You've Had Time to Prepare for Greece

 | Feb 07, 2012 | 6:53 AM EST
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The velocity of events is an underrated concept. When there is a velocity, a high-intensity crash, you get a lot of damage to a lot of different players. When the velocity of the crash is in slow motion, you minimize the damage as people can prepare and be ready.

That's a simple point we all understand it when it comes to our daily lives, but we seem to forget it when it comes to our financial lives.

Every day I come in and Greece is not resolved. We are now annualizing one full year of this nonsense and, needless to say, it is nonsense because we all know that it could have been solved a long time ago by kicking Greece out and circling the wagons around everyone else except those who kept their debts at obscene levels.

But the velocity here is about the speed of a tortoise. You can see that tortoise coming. It doesn't sneak up on you. In the interim there has been much thought about what will occur with a default and if you are not in a position to handle the default, whether you are a central banker or a private banker, then you're in trouble as pretty much everyone else is prepared.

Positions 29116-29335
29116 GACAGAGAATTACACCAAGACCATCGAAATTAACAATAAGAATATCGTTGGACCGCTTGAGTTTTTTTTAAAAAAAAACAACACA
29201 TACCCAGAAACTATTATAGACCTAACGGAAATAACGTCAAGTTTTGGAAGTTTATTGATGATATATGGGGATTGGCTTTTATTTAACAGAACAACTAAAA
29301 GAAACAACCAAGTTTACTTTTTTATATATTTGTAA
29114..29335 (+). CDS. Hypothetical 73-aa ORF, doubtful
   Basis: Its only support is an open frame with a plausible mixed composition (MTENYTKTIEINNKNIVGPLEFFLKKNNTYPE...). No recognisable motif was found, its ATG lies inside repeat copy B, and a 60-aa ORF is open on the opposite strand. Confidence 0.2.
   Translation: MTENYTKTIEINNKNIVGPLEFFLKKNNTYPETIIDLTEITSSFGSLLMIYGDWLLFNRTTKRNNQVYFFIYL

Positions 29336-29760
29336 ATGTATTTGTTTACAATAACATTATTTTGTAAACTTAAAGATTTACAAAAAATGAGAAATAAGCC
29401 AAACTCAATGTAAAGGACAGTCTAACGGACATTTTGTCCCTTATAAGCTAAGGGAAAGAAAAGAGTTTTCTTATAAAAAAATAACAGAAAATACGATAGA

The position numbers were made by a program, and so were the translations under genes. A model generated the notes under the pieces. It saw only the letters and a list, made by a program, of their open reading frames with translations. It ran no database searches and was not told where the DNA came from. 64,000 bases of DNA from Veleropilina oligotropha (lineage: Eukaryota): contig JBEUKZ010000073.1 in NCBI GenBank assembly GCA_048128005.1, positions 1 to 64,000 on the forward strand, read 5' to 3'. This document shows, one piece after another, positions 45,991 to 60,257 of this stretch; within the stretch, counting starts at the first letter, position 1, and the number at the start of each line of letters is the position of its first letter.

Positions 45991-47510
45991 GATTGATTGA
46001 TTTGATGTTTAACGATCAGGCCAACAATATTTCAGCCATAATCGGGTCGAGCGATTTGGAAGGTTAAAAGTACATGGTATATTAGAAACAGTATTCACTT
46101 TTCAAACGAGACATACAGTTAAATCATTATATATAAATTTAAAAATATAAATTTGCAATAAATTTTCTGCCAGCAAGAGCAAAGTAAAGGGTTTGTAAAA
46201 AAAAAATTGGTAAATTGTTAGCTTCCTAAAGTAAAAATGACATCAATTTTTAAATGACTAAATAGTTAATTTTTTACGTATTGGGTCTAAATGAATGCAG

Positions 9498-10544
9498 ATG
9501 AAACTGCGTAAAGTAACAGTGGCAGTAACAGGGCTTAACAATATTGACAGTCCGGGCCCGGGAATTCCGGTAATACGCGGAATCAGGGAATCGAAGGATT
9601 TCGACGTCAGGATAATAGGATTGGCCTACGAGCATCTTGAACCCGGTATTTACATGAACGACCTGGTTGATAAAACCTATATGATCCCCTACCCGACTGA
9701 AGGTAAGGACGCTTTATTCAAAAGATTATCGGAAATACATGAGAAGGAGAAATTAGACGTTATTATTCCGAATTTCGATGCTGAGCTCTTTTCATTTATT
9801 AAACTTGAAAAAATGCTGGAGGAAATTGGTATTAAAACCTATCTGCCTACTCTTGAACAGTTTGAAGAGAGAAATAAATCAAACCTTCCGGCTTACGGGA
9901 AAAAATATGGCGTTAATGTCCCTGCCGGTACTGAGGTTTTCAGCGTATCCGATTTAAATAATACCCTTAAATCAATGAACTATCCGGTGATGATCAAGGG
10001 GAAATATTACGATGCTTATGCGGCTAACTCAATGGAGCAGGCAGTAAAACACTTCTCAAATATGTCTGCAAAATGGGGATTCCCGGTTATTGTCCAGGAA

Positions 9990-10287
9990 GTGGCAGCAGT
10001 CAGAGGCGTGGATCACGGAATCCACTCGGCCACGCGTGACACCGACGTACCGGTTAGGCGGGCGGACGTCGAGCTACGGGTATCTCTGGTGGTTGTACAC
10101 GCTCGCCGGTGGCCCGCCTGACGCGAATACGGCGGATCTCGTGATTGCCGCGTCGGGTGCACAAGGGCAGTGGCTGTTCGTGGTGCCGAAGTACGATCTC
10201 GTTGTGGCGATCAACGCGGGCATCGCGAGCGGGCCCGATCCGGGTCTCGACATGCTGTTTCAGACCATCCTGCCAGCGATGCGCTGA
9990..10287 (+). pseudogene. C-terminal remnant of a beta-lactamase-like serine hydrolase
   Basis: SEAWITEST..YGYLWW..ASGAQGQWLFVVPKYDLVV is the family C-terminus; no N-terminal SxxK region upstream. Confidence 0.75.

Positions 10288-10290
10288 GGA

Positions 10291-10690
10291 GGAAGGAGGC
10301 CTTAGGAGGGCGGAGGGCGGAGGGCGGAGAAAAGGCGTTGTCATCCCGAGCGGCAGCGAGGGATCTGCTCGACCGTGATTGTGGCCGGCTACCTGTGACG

If you are a bear, you would be quick to tell me that there are plenty of people who aren't ready, but that presumes that we are back in 2008 when the whole system was woefully behind the train of events and was clearly NOT ready and the surprise factor was horrendous.

Now I know that when Greece is resolved either way there will probably be a selloff, but again it will be manageable not catastrophic simply because of time lapsed.

In fact, that was the whole unseen positive about what happened at the end of 2011. Just when everyone was predicting that the world would come to an end, when Italian bond rates hit 7%, the authorities put plans into action so that the world wouldn't end. The guys who looked real smart because they said the world was going to end ended up missing a monster rally that most of them won't even admit to having happened. They still think that those gains from the sovereign bonds are ill-gotten.

It's convenient to act as if the market didn't' go against you. That's what those three Credit Suisse guys just got indicted for in the incredible mortgage bond case that the Southern District of New York just brought.

But it is also wrong.

The simple fact is that we got a rally in sovereign paper and at the same time the policy makers have given everyone a chance to be set for the inevitable Greek conclusion.

The only ones not set are the ones who keep babbling to the press that every tick down in the market is because of Greece.

Too bad they are there to chime in with that excuse every time we give up some points. Lots more people would make money if they didn't. But why should this time be different?


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